Mukilteo considers new, big road
A new connector road from the south could ease some of the busy traffic on the Speedway.
Afternoon commuters returning home or heading to the ferry often encounter backups on the Mukilteo Speedway, even though that roadway was widened to four lanes in 2004.
That's why an extension of Harbour Reach Drive -- connecting the Harbour Pointe area to Beverly Park Road, west of the Speedway -- has been on the city's books for 10 years.
The idea of a connector road running through that area has been kicked around even longer.
Mukilteo still doesn't have the estimated $19 million needed to build the road. Now, though, the city has zoned the property it owns along the road's right-of-way so it can be sold and developed.
This could raise some money for design, which would make the city competitive for grant funding, planning director Heather McCartney said.
The city has scheduled an open house for May 9 to discuss the plan.
"It's a good thing that's getting some attention," City Councilman Kevin Stoltz said.
Stoltz, who lives at the north end of Mukilteo, said he runs into the congestion when commuting back into the city in the afternoon.
"It's getting to be a bigger problem than down by the ferry," he said.
Traffic volume on the Speedway between Beverly Park Road and Harbour Pointe Boulevard SW is high for a road of that size, said Meghan Pembroke, a spokeswoman for the state Department of Transportation.
In March 2007, drivers made an average of 41,800 trips per day through that stretch in both directions, according to state figures. In March 2012, the total was 43,000.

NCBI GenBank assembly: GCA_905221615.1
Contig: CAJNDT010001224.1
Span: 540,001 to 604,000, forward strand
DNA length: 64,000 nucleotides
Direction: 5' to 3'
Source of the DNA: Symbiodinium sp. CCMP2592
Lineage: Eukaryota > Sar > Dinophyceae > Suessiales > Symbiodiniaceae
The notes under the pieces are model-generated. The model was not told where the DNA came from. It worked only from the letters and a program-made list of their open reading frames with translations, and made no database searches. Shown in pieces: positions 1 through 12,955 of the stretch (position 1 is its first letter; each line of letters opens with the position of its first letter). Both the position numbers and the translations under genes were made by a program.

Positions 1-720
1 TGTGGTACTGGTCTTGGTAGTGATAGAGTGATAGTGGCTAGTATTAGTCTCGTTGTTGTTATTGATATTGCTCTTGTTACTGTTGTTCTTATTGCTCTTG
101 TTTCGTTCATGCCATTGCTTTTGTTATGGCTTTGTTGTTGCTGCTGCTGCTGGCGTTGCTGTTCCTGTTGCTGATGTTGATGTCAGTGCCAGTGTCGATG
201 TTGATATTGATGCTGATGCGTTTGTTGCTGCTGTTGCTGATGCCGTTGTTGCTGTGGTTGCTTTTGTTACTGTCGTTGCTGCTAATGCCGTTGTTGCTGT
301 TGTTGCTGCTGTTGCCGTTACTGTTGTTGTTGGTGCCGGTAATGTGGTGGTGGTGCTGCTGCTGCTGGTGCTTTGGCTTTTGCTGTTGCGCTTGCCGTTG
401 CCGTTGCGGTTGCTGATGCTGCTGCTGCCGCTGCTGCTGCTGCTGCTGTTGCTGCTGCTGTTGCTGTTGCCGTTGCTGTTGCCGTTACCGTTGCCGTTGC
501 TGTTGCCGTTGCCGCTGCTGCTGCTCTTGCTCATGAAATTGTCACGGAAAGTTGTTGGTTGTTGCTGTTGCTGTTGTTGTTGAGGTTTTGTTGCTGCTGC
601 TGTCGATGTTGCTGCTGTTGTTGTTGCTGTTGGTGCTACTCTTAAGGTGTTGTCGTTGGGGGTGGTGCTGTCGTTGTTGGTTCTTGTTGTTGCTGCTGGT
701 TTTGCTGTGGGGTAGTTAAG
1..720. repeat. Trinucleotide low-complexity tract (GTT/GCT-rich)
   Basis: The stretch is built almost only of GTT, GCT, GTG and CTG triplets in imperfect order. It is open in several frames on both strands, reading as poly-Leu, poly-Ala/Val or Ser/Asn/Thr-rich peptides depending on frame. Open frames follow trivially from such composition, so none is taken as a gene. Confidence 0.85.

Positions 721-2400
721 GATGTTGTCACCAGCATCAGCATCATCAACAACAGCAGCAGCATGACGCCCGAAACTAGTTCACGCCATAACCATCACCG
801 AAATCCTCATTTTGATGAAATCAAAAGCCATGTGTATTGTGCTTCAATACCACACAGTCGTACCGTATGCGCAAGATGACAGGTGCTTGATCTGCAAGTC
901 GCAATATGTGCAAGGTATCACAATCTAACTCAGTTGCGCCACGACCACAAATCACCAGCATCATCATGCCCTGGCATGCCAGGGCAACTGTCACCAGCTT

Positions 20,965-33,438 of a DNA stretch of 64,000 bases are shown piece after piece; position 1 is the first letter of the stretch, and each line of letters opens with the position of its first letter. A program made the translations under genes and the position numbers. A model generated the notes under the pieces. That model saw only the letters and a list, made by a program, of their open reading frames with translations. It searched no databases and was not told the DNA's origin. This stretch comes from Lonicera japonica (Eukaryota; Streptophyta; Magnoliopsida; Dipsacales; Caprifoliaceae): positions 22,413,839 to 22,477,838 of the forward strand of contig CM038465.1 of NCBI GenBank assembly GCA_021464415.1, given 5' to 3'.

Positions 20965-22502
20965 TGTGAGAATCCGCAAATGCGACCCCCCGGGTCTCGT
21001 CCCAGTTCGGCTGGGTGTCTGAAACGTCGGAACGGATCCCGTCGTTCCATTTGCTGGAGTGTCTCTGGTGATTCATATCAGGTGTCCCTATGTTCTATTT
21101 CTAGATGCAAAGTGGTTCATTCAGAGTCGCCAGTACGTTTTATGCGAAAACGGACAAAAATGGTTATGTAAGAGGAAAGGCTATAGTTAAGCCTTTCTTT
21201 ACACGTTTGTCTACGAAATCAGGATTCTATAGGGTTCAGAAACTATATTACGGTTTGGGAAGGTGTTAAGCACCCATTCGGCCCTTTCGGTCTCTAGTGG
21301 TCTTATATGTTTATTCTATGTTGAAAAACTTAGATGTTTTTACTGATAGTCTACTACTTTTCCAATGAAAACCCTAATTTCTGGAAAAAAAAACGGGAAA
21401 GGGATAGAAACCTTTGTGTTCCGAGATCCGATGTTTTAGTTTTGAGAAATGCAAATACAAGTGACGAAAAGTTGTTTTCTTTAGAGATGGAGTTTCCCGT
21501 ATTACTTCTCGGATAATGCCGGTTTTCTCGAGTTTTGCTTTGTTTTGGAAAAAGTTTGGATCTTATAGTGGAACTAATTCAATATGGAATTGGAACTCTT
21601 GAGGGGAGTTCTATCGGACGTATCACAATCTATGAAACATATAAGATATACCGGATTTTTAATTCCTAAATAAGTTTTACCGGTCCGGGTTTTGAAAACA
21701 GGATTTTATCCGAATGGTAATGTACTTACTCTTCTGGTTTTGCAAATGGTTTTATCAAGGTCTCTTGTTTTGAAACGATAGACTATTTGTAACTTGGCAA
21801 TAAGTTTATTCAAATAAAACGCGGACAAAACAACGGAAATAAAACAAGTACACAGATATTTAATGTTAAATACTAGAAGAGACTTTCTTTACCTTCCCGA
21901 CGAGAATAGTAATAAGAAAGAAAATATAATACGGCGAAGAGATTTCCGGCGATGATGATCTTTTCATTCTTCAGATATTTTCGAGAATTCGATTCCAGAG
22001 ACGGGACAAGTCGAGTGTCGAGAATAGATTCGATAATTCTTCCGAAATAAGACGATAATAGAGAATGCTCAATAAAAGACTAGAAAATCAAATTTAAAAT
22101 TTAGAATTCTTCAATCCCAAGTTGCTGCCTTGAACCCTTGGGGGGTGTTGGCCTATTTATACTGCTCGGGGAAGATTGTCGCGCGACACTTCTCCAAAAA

If the Harbour Reach connection were in place, Harbour Pointe-bound drivers heading north on the Speedway could turn left either at Lincoln Way or Beverly Park Road, taking traffic off the Speedway, then go up Harbour Reach Drive.
Drivers headed eastbound on Beverly Park Road could turn left at Harbour Reach. This would provide a huge shortcut compared to going to the Speedway, turning left, driving up to Harbour Pointe Boulevard SW and turning left again, and would take traffic off those roads, McCartney said.
Harbour Reach Drive currently runs north-south along the light industrial area behind the QFC shopping center on the Speedway. It separates that industrial area from the Harbour Pointe Golf Club and residential areas.
At its southern end, it stops at Harbour Pointe Boulevard SW. Connecting it to Beverly Park Road would involve building roughly 3/4 of a mile of two-lane road with turn lanes, McCartney said. The route has it running over the top of South Road, a small industrial access road, with some wiggle room for the exact alignment. Much of the route is open space. Two large buildings built by Boeing in the late 1990s, now occupied by Travis Industries, line the route to the east.
The city owns all the land along the route. It acquired most of it in a deal with Boeing when those buildings went in, McCartney said. A few years ago it bought a chunk at the south end for $900,000, she said.
Under the plan, the property along the east side of the roadway's right-of-way is zoned for light industry and the west side for single-family housing.
The extension would meet Beverly Park Road at 132nd Street SW and Pacific Place, a small cul-de-sac that provides access to about eight homes. The cul-de-sac would have to be realigned; the city has talked to the residents, McCartney said.
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An open house on the city's plans for its Harbour Reach Drive extension right-of-way is scheduled for 6 to 8 p.m. May 9 at City Hall, 11930 Cyrus Way. For more information go to http://tinyurl.com/6mw9la2.
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